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NEW YORK — Federated Department Stores Inc. is adding American Rag to its stable of private brands sold nationally.
This story first appeared in the April 3, 2003 issue of WWD. Subscribe Today.
The plan is to push the brand’s casual sportswear, outerwear, jeans and vintage looks hard right out of the gate, since it’s really only recognized by the most fashion savvy of consumers, not the general population. According to officials, American Rag will be in 100 Federated doors starting in August and it could bring $100 million in retail sales within two years. It will be sold inside juniors and young men’s departments at Macy’s, The Bon Marche, Burdines, Goldsmith’s, Lazarus and Rich’s-Macy’s, but not at the Bloomingdale’s division, which does not emphasize juniors.
On Wednesday, Federated and Tarrant Apparel Group announced a multiyear distribution agreement, whereby Federated has the rights to sell American Rag CIE casual sportswear exclusively in the U.S. and Canada, confirming a WWD report that day.
“This is a big one for us,” said Terry Lundgren, Federated’s president and chief executive officer, in an interview. “Usually when we launch a new branded resource, it’s not that aggressive out of the box. But our divisions feel so good about American Rag that they’ve been quick to jump on it.”
As reported Wednesday, Tarrant has just become American Rag’s new co-owner, obtaining 50 percent of the voting rights and slightly less in equity. Tarrant, a manufacturer of private and branded goods, formed a wholly owned subsidiary called Private Brands Inc. for its acquisition. American Rag operates two stores in California — in Los Angeles and San Francisco. Three more U.S. stores will open in two to three years, possibly in New York and South Beach, Fla., and in Japan, there are currently nine stores, with five more seen opening by the end of this year. American Rag currently does about $50 million in sales in Japan.
For Federated, the decision to sell American Rag is another step in its “reinvent” strategy, molded by Lundgren. It involves building exclusive assortments, new in-store technologies, in-store shops, amenities and merchandise adjacencies to make shopping easier and faster, with the overall goal to differentiate Federated’s department stores and to be less dependent on national brands shared by many retail companies.
Private brands at Federated, which include the successful INC, Charter Club and Alfani collections, account for $2.4 billion of Federated’s $15.4 billion in total annual sales.
“I think American Rag is known by the fashion consumer, but we clearly intend to do a lot more to market the brand,” Lundgren said. He said that INC “is one of the best-known brands among department stores today. Many people don’t realize it’s a Federated private brand, which is good. It took about three years to build the INC brand to the level it’s reached. We continue to create direct-mail catalogs, advertise the brand in magazines and in newspapers. With American Rag, it will be the same. It will take time.”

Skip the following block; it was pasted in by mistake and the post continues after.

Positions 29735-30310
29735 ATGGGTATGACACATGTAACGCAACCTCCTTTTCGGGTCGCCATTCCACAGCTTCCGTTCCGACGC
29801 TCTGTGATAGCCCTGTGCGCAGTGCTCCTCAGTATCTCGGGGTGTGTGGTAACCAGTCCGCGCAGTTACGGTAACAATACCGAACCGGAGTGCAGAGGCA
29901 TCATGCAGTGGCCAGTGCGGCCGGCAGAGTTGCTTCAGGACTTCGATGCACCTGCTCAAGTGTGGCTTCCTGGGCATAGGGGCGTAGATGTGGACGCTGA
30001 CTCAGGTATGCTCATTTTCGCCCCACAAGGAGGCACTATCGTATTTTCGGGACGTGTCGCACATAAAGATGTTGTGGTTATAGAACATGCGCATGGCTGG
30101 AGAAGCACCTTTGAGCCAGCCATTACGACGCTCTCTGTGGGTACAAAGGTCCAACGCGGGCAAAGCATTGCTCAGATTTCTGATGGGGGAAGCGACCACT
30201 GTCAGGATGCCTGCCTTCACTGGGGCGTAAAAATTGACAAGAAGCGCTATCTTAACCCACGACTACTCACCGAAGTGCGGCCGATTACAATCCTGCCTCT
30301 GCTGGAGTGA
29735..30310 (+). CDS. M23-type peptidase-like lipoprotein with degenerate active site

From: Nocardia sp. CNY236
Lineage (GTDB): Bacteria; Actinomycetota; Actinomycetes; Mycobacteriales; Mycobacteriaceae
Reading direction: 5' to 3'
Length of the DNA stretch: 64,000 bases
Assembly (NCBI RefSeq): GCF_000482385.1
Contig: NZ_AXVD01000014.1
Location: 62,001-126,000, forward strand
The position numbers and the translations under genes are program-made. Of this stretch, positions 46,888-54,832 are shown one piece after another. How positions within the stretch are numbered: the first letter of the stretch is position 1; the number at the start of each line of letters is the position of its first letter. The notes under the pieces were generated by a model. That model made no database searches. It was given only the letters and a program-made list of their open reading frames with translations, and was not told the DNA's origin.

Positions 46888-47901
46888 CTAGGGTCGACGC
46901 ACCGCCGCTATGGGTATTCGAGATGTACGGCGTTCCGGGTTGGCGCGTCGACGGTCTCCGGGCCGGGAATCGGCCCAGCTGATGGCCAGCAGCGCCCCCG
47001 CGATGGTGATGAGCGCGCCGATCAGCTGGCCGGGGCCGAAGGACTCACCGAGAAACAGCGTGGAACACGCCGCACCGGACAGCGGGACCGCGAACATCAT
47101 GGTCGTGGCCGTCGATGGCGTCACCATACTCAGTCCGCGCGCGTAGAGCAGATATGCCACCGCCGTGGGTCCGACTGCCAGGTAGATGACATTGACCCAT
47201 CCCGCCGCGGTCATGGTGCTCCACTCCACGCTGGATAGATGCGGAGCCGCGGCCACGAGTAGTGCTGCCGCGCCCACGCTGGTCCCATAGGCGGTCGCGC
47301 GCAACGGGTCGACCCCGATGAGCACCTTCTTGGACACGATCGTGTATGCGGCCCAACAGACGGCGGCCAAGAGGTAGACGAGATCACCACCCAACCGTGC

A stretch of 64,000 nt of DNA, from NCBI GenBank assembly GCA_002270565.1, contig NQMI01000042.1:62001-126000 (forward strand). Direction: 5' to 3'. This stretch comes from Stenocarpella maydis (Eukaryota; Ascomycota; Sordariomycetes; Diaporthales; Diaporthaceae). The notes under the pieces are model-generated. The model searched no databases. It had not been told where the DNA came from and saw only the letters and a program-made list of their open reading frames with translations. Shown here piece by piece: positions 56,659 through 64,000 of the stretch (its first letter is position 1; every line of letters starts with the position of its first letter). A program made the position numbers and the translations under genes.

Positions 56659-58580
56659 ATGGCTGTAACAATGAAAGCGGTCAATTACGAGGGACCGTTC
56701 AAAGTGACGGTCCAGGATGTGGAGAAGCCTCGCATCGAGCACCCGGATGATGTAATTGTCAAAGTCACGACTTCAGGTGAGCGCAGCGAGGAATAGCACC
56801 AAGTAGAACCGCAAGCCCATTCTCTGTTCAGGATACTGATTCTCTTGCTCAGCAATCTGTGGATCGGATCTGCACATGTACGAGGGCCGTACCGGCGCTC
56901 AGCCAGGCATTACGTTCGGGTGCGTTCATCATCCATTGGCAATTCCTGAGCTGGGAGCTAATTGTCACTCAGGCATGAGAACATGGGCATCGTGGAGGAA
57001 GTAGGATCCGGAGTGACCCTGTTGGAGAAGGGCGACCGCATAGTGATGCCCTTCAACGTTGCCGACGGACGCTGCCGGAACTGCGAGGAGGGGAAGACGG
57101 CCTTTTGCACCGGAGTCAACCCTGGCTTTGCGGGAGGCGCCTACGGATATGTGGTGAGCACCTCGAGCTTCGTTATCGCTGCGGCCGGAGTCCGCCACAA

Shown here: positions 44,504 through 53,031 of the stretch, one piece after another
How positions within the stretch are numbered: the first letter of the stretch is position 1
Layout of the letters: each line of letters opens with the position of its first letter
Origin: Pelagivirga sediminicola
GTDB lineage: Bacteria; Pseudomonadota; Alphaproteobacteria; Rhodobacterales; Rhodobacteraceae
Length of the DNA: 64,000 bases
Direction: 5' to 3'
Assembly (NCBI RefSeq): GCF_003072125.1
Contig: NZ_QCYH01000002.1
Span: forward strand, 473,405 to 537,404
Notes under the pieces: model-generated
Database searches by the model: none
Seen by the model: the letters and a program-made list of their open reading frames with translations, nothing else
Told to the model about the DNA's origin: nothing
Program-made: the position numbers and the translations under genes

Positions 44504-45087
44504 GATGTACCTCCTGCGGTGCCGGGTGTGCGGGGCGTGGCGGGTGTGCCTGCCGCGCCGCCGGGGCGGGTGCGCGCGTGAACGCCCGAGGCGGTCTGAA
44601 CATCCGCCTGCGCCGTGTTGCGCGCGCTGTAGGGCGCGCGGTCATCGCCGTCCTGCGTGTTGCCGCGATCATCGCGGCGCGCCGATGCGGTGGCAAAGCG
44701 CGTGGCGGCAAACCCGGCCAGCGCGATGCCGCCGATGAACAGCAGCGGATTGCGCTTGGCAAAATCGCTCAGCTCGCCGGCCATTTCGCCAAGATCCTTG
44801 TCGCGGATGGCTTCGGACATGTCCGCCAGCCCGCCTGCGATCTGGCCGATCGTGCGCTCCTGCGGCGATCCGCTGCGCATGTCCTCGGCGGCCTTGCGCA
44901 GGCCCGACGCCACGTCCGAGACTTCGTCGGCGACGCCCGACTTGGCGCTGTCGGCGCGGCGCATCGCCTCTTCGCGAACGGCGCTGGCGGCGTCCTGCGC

After the Federated rollout, “we will be introducing the line worldwide, probably starting in Europe and Japan — we’re thinking spring ’04,” said Gerard Guez, chairman and ceo of Tarrant. Abroad, “we will try to mirror what we’re doing with Federated by offering it as a private brand, maybe slightly tailored to local tastes,” Guez added. “It could be sold at Printemps or Harrods or El Cortes Ingles. Our intent is to develop it as a private exclusive brand with only one retailer in a country.”
Guez also said that the collection most likely will grow first with kids’ merchandise for the fall of 2004, and then with other products that are being developed, such as shoes and perfume. “We are going to be trying to create a whole lifestyle around American Rag,” Guez said.
“If you look back at ’02, especially in the department store space, one of the biggest criticisms was the state of sameness throughout. I think Federated’s desire to differentiate is one of their biggest goals.”
The American Rag collection will be grounded in a denim-based collection with vintage styling. Tops, T-shirts and woven shirts, as well as related outerwear will complete the collection. Some Federated stores will feature one-of-a-kind vintage items to enhance the brand. According to Lundgren, the juniors business is making a comeback and young men’s is among the best-selling categories now.
Federated, which signed a 10-year exclusivity pact with Private Brands, with three 10-year options, plans to put a lot of marketing muscle behind American Rag through in-store displays and a national marketing campaign, as it does with other private brands.
In juniors, prices will range from $39 to $59 for denim jeans and nondenim pants; $20 to $35 for fashion knit and logo T-shirts; $69 to $79 for outerwear and jackets, and $39 to $49 for woven shirts, fashion sweaters and active “hookups.”
In young men’s, prices will range from $39 to $59 for denim jeans and nondenim-cargo twill pants; $25 to $34 for graphic and garment dyed T-shirts; $59 to $79 for outerwear and jackets, and $45 to $49 for woven shirts and fashion sweaters.
Lundgren said Tarrant, a private label and branded manufacturer, will be the designers of the product: “We’ll leverage their design strength with our capabilities in production and obviously, the distribution.”